LOS TRES BRAZOS, Dominican Republic -- Much of this barrio sits nearly level with a polluted river, meaning that any major rain floods the shacks and sends residents fleeing to higher ground. A Haitian woman known in the neighborhood as "Bola" pays the equivalent of $35 a month for a single room divided by a sheet. She has lost much of her furniture to water damage. Her latrine no longer works, forcing her family to use a neighbor's bathroom. (Haitians in the Dominican Republic often lack proper documentation, leaving them vulnerable to exploitation.) The conditions, she says, cause problems with skin disease, respiratory illness and infections in "private parts."
Bola's shy teenage daughter happens by, in a neat skirt and blue polo, her hair demurely pulled back. "She dresses this way," says Bola with obvious pride, "because we are Christian people. Are you a Christian?" Like many parents of teenagers, Bola is attempting to construct a levee of values and self-respect against a different flood -- of drug and alcohol abuse, of permissiveness and early pregnancy (which is alarmingly prevalent in the Dominican Republic).
This universal parental hope has become a global development priority. More than half of the world's population is under 30; about 1.7 billion, or 24 percent, are ages 10 to 24. Having recently traveled to the Central African Republic, I've seen a youth development strategy that arms teenage boys with machetes and machine guns. But a youth bulge is not always a threat. It can also be a social and economic advantage, increasing the share of productive workers compared to retirees. "All else being equal," concluded a 2012 USAID report, "lower dependency ratios can favor higher productivity and economic growth ... when appropriate education, labor and economic policies are also in place."
This is the abstract description of a struggle that is always personal. Bola's daughter gets help with school fees, and the glasses that allow her to learn, from Children International, a youth development charity that introduced me to mother and daughter. In eight community centers around the Dominican Republic, Children International provides 32,000 children and youth from very poor families a range of services -- health and dental care, early childhood education, tutoring, structured play, computer training, instruction on sexual health and financial literacy. This amounts to an alternative structure of public services for the poorest, in a country where those services are often weak or nonexistent.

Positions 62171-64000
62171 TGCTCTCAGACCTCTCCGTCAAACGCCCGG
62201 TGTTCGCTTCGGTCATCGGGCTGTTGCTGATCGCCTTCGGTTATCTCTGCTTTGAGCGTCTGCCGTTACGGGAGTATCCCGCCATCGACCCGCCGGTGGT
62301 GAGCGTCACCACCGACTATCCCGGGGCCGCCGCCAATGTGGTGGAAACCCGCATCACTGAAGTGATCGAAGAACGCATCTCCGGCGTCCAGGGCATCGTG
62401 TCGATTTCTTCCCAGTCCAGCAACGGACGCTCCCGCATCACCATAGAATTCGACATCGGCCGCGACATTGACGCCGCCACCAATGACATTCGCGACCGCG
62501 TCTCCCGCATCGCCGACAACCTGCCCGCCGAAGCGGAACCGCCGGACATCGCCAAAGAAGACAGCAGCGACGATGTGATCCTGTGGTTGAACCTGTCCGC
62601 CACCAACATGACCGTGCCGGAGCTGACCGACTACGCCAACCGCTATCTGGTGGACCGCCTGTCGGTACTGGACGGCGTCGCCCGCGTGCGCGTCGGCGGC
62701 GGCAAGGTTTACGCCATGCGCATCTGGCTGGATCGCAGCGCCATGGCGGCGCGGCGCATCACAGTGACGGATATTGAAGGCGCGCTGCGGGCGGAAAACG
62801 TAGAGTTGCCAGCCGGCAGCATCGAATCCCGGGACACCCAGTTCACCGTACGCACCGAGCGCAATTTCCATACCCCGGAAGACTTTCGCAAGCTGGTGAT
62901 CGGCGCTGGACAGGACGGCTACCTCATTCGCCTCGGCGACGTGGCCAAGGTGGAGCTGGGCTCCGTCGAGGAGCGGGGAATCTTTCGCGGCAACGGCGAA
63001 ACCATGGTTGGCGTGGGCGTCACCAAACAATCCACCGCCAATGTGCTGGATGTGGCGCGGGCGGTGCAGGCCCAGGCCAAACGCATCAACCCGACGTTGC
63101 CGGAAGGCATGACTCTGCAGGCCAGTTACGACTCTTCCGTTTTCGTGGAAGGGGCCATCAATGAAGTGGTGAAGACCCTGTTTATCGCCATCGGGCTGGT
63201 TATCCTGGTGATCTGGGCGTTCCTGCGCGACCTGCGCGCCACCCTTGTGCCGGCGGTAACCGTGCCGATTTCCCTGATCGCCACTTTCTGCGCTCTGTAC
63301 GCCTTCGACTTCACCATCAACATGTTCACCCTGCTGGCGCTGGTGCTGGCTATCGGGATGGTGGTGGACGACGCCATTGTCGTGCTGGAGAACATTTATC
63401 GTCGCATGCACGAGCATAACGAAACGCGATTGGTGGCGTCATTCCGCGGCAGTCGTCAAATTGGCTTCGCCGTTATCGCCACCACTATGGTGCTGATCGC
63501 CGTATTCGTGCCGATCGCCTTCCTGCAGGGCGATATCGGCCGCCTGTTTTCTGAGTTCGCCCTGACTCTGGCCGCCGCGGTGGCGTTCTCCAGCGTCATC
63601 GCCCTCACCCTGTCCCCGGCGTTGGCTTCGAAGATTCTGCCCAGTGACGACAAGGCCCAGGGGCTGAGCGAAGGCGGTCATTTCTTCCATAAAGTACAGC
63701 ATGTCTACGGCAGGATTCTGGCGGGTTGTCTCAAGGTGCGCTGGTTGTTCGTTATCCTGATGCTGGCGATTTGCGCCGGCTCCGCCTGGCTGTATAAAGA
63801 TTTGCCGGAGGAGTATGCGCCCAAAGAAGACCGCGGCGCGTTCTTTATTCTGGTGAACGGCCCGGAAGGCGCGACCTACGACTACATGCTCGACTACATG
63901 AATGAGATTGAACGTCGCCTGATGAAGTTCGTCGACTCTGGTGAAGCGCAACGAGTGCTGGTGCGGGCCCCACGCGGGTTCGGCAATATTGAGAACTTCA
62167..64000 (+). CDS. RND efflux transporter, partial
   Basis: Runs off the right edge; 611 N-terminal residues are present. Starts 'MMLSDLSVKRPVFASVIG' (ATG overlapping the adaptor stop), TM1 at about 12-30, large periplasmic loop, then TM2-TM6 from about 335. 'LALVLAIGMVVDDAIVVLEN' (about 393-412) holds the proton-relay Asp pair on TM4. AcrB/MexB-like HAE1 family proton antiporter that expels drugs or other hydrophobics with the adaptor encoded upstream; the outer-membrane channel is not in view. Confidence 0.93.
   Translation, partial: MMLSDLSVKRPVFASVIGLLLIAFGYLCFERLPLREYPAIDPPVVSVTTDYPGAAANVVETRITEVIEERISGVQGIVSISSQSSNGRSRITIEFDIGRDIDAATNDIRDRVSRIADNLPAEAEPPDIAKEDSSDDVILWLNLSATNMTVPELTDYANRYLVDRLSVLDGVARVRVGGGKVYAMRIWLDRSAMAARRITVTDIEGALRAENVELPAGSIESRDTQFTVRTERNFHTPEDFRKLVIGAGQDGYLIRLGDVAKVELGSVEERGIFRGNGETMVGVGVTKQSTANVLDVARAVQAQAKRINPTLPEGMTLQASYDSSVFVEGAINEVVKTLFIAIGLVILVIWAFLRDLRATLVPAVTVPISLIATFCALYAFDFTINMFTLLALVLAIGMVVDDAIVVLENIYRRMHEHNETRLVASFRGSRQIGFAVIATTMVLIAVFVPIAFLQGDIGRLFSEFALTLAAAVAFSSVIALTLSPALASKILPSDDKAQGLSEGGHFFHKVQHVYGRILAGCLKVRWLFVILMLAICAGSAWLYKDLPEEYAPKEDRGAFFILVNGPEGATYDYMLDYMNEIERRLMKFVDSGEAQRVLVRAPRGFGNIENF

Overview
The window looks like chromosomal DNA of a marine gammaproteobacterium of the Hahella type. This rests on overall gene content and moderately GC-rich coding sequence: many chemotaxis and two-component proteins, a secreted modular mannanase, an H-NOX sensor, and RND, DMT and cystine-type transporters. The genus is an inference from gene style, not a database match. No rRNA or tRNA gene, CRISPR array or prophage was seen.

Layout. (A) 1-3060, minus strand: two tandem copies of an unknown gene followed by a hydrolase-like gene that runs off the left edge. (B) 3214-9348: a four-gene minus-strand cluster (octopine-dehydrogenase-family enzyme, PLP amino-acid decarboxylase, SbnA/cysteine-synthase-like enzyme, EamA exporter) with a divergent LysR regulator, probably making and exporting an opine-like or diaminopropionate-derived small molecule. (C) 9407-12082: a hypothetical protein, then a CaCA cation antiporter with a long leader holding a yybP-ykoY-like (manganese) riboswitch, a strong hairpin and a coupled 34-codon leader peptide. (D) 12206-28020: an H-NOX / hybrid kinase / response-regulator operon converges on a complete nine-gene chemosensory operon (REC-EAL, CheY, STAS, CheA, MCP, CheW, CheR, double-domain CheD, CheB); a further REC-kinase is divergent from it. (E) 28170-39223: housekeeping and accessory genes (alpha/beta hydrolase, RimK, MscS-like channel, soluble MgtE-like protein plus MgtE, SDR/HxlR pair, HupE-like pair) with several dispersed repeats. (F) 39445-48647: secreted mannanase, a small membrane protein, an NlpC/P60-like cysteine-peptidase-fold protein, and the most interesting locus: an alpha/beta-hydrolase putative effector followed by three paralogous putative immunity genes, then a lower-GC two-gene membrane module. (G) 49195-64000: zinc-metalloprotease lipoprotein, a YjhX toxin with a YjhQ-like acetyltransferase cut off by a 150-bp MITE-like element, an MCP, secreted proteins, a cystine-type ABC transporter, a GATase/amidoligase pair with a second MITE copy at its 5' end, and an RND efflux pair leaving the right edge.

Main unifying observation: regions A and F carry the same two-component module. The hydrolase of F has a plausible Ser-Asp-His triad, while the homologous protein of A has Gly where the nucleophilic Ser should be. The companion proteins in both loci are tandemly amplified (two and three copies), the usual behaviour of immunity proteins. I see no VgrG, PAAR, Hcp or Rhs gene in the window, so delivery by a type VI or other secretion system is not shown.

A more effective public sector would address many needs of the young and poor -- except, perhaps, the most pressing. At a community center in Bayaguana, I asked the director, Anny Rosario, what is the largest gap in the lives of the children she serves. "In the end," she said, "what they really want is love." She described the pleasant challenge of walking to work each morning through the community, slowed by dozens of children wanting to be greeted and hugged. "They are asking for love in the street," she said.
The social scientific literature doesn't often employ the term "love," but often implies the idea. "With apologies to Wordsworth and romantics everywhere," Professor John DiIulio of the University of Pennsylvania told me in an email, "'to love' for these purposes is to speak and behave in ways that convey to another person that you harbor a real, permanent, non-instrumental and holistic regard for their well-being, and that you care as much or more about their present and future well-being than you do about your own."
Not to be confused with Wordsworth, DiIulio continued: " 'Love' (yes, manifest empirically as attitudes and behavior that is patient, kind and all the rest) is an independent variable that varies inversely with negative individual, social and civic outcomes and directly with positive individual and pro-social, pro-civic outcomes: lower rates of abuse and neglect, higher rates of self-esteem and self-confidence and more positive educational results."
This is a different way of thinking about the challenge of youth development, and not only in poor countries experiencing a youth bulge. Children in the barrios near Santo Domingo face specific challenges of early marriage and childbirth, sex trafficking and the lure of narco gangs. But children everywhere need safe living conditions. They need effective health and education services -- provided by someone, anyone, in the public or private sectors. They also need responsible adults in their lives who are absolutely wild about them. And the greatest of these is love.
Michael Gerson is a columnist for The Washington Post. Email, email@example.com.
By MICHAEL GERSON